There was one last bit of Christmas knitting lurking behind to show you. It lurked, but in a discreet and appropriate fashion, because it just wouldn’t be right to show it to you before it had been gifted to its recipient, and we finally had occasion to do so last night. Some new friends of ours had a baby in December. (Very nice friends, and probably not just because they’re Canadian. Though I can say truthfully, this project was planned before we first dreamed of our visit to Canada.)
I am usually so swamped that I have to guiltily pass up baby shower invitations and forego tiny knitted gifts. It’s just too much, as much as I want to swathe all my friends’ babies in knitted hugs. But this time I was sneaky. Well, sneaky with my own overwhelmed psyche, anyway. I already had this nice cotton yarn that had been itching to become the “Noah Sweater,” a sweet little pattern from What to Knit when You’re Expecting by Nikki Van De Car. It’s a nice book, but it’d just sat on my shelf, and was horrified when I paged through it a few months ago and realized that N has already grown out of the given sizes. “It’s a good thing that other people are still having babies,” I said to myself. If babies stopped coming, yeah we’d all be extinct in a hundred years, but more importantly, these cute patterns would never get knit!
I wasn’t able to make Christine’s shower for other reasons, and I decided I could sneak it into the “Christmas knitting” pile without technically adding another project to my to do list. It got shuffled to the back of the Christmas queue, since we wouldn’t even been in the same state as our friends for the holidays, but it was perfect
plain zen knitting while recovering from the Christmas crazies.
Pieces blocking on the TARDIS towel. Not that this particular baby needs any further infusion of nerd juju.
The pattern was “Noah’s Sweater,” knit in the largest size. There is something quite against the grain about knitting a raglan in pieces, given the knitting world’s current obsession with seamless knitting. But I love the two-tone look, which I associate with baseball for some reason. Very sporty. And I may hate machine sewing, but sewing up knitted things doesn’t bother me at all. Perfectly executed mattress stitch is a joy to behold, I always say.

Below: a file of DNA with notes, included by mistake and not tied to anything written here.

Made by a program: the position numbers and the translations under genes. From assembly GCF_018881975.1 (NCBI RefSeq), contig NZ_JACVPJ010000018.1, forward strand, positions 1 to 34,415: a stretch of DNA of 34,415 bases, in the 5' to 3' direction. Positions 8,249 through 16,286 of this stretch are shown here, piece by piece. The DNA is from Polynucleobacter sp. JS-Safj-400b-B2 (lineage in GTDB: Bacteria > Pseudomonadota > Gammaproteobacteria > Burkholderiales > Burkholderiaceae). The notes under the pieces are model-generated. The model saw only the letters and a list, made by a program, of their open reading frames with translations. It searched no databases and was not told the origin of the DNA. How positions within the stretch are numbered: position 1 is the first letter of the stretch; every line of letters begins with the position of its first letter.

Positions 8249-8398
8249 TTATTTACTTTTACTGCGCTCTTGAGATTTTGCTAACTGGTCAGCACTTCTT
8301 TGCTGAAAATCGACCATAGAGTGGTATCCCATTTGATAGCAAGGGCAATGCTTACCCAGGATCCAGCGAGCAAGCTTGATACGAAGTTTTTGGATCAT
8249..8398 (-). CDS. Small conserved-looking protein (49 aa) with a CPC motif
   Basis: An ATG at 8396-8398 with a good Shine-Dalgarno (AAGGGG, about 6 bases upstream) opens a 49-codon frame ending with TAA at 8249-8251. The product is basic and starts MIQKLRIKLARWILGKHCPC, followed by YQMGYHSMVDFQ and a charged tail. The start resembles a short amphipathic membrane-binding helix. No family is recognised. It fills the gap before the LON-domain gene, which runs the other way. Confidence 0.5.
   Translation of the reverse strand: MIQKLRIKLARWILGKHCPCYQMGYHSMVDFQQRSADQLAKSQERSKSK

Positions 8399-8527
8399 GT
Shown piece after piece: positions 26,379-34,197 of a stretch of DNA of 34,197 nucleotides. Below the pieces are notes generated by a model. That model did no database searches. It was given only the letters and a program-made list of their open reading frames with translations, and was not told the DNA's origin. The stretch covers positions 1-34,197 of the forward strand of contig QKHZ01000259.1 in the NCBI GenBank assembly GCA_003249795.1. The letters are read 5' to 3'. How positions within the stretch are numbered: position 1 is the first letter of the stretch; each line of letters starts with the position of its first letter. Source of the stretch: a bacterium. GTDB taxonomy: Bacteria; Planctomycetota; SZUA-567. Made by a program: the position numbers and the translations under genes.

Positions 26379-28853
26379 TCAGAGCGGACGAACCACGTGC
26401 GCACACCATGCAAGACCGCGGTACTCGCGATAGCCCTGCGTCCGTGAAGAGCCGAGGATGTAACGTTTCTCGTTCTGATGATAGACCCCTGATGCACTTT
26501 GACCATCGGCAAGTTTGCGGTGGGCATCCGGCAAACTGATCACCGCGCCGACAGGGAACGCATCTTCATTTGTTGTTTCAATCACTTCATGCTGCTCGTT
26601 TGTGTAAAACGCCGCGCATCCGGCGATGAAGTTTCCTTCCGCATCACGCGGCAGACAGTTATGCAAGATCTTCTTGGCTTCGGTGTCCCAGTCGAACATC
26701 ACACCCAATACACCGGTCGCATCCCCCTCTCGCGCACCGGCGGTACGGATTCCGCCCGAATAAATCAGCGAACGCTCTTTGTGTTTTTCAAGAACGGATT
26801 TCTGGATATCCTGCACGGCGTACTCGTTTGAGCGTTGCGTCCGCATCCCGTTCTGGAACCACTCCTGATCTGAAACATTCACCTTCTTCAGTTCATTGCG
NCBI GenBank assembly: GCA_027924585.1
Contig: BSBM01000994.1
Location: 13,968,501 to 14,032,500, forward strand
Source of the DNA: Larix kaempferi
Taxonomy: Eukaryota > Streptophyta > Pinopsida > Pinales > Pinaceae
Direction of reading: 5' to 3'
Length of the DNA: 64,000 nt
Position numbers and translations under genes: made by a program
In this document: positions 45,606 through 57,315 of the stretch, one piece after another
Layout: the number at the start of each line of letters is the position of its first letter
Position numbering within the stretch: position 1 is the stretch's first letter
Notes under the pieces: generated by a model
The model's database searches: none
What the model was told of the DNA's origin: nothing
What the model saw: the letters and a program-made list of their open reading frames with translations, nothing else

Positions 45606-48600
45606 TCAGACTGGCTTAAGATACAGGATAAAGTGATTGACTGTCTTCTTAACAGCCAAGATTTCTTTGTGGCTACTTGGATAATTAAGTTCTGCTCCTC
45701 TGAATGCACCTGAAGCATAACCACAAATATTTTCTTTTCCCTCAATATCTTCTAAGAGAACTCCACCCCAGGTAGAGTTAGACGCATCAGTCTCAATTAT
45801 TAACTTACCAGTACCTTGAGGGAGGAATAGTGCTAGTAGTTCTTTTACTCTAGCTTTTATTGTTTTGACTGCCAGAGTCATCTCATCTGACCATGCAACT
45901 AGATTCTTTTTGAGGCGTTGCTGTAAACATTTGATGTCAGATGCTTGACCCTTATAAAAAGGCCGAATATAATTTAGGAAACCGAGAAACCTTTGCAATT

(Be advised that there are a couple typos in the pattern, in which you are given two measurements for length. One of them is impossible, so it’s pretty obvious. You can find the fixes through ravelry. The stitch counts are all fine, and everything lined up perfectly for the many wee seams.)
On a sweater with such plain knitting, it’s those little details that become so striking. Matched M1 increases on the sleeves. One wee neck button. There’s a “just so” to it. Baby D, of course, will show his appreciation for such perfect details by exploding a poop on them. As is right and just.
You may have noticed, I’ve developed a rather severe case of loose purling, making every other row much looser on these flat-knit pieces. The angled lighting in these pictures shows up just how distressing it is. I’m blaming the fact that it was cotton on wood needles. If it becomes a trend, I will have to intervene. Or knit more of those seamless, in-the-round sweaters, I guess.
I think the yarn was Cotton Classic by Takhi Stacy Charles, but I can’t be entirely sure. I am sure it’s 100% mercerized cotton. It’s top-of-the-line stuff, even though the best I can say is that it’s not horrid to work with. I will never really like cotton for knitting.
At least it’s theoretically machine washable. I wasn’t happy with how insecure the ends were, though, I superglued them. That might have been dumb. All you people who like mercerized cotton, what do you do with your ends?
I hope baby D and his parents enjoy it for the five minutes it will probably fit him. He’s freaking adorable, impossibly jowly, long-awaited, and well-beloved. And maybe he’ll wish us luck for our journey next week to his home country…
3 thoughts on “Christmas Extended”
Love it! It’s so cute! 5 months is really optimistic, but hopefully that will be true.
I just realized you said 5 minutes – totally achievable.